• 6. Moreover, pirates off the shore of Somalia are equipped with increasingly sophisticated weapons. They are using MANPADS (Man Portable Air Defense System), along with grenade launchers (RPGs), which are much more effective than the automatic guns used to target victims at short firing distance (Sauvageot, 2009). The amount of ransoms received by pirates in 2008 is estimated anywhere between $0.5 million and $2 million. However, unofficial data suggests numbers rounding in the range of $18- 30 million (Middleton, 2008). A condition contributing to this increase is set up by the victims themselves: shipping companies and governments are willing to pay that money because they are relatively small considering the value of ship alone, not considering the lives of the crew members. It may, however, get to the point when the ransom offers will be rejected by the shippers because of their excessiveness (Middleton, 2008). What Do Criminologists Have to Offer? From a criminological perspective, the phenomenon of piracy in Somalia region can be explained by several theories. First, Marcus Felson’s Routine Activity Theory (RAT), offers the most detailed explanation of the crime in question. This theory, developed by Felson in cooperation with Lawrence Cohen, is designed to analyze the crime itself, precisely ‘…what is occurring in the present situation’ (Lilly, Cullen, & Ball, 2007). The main emphasis placed by Felson in the context of the theory is that individuals will not commit crimes unless there is an opportunity to violate the law. Moreover, ‘…the nature of opportunity affects what, where, how, and against whom crimes are committed’ (Lilly, Cullen, & Ball, 2007). Thus, reducing opportunities, according to Felson and Cohen, who have been working for a number of years on crime prevention theory, will lead to a decrease in crime rates. In other words, this theory also reflects on crime prevention methods, especially specific environmental settings. This theory closely links to J. Eck’s Routine Activity Crime Triangle (see also Clarke and Eck 2003). Both Felson&Cohen’s Crime Traingle and the adjusted Ecks’ Crime Triangle discuss the roles of capable guardians, suitable targets and likely offenders in the commission of crimes. 6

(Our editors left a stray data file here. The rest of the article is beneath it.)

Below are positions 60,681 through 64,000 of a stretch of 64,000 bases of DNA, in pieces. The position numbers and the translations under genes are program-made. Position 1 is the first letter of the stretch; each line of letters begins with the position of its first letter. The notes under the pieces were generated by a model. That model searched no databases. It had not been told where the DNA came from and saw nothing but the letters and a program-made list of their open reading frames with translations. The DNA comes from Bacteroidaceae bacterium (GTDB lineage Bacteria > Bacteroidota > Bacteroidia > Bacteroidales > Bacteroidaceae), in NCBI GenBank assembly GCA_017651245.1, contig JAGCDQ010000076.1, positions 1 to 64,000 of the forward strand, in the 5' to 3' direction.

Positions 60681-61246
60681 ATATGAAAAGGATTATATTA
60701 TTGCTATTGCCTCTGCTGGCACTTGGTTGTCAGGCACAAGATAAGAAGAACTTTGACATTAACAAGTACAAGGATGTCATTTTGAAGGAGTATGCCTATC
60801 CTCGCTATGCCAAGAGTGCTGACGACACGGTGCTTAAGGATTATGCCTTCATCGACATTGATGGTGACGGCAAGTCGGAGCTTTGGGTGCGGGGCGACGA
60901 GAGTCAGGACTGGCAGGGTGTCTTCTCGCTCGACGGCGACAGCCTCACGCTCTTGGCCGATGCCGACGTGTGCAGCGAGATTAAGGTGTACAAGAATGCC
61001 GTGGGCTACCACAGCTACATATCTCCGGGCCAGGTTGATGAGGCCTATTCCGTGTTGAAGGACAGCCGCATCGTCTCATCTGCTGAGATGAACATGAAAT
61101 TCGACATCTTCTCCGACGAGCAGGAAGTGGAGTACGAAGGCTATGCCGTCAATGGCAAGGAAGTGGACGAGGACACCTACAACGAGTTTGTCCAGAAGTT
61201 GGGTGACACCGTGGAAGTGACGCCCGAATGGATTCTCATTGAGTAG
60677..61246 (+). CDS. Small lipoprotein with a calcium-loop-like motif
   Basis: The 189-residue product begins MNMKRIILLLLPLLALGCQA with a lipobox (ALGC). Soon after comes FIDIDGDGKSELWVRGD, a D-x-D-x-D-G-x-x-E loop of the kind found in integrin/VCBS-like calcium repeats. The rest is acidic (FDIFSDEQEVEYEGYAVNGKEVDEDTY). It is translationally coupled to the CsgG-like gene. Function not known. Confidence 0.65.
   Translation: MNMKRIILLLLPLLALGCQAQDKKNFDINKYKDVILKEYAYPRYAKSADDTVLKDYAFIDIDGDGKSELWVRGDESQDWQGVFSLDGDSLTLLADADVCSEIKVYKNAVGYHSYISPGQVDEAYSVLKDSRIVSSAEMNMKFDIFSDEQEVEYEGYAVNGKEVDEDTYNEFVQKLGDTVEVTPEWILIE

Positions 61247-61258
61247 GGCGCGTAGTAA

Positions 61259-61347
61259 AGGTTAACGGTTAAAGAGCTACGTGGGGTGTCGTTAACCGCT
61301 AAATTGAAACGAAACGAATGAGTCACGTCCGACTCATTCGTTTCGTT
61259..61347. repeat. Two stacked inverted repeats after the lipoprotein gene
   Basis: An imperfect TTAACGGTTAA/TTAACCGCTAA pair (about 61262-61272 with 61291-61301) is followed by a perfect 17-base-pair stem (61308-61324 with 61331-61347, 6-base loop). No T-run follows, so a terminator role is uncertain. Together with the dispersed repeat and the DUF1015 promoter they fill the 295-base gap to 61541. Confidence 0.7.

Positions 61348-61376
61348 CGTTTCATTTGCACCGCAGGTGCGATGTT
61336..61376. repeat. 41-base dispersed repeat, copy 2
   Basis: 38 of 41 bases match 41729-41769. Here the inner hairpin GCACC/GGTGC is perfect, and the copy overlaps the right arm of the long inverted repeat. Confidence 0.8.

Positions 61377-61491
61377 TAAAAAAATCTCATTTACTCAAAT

• 7. Figure 3: Eck’s Routine Activity Crime Triangle Source: Center for Problem-Oriented Policing (2004) According to Cohen & Felson, successfully committed crime would require an offender with intent to commit crime and ability to carry out the act. Thus, an offender has to have a motive to commit the violation and opportunity to fulfill the plan. The opportunity, at its turn, consists of two elements. First, must be the target, meaning not only individual may become a victim, but a property as well. Second is “…an absence of guardians capable of preventing violations” (Lilly, Cullen, & Ball, 2007). Therefore, pirates off the shore of Somalia act with the motive to hijack the ships, which in this case become targets of the crime, with intent to receive ransom for the ship and its crew. Limit of crew members on board and the absence of more or less sophisticated means of defense, such as weapons, makes the targets vulnerable and suitable for the offence. High seas, where piracy usually occurs are the property of no-State, therefore, unpatrolled and predisposed for the crime. For instance, the first and the most influential cause of the surge of piracy off the shore of Somalia is the lawlessness of the State. The bedlam in the country leads to an increase of crime with general population prone to commit offences in order to make the living; especially, since there is no regulatory authority that is capable of safeguarding the society from victimization. On the other hand, the piracy in Somalia had almost ended under the six months rule of the Islamic Courts in the second half of 2006 (Middleton, 2008). Most of the pirates in Somalia are former fishermen that nowadays have turned to piracy because of lack of employment opportunities, 7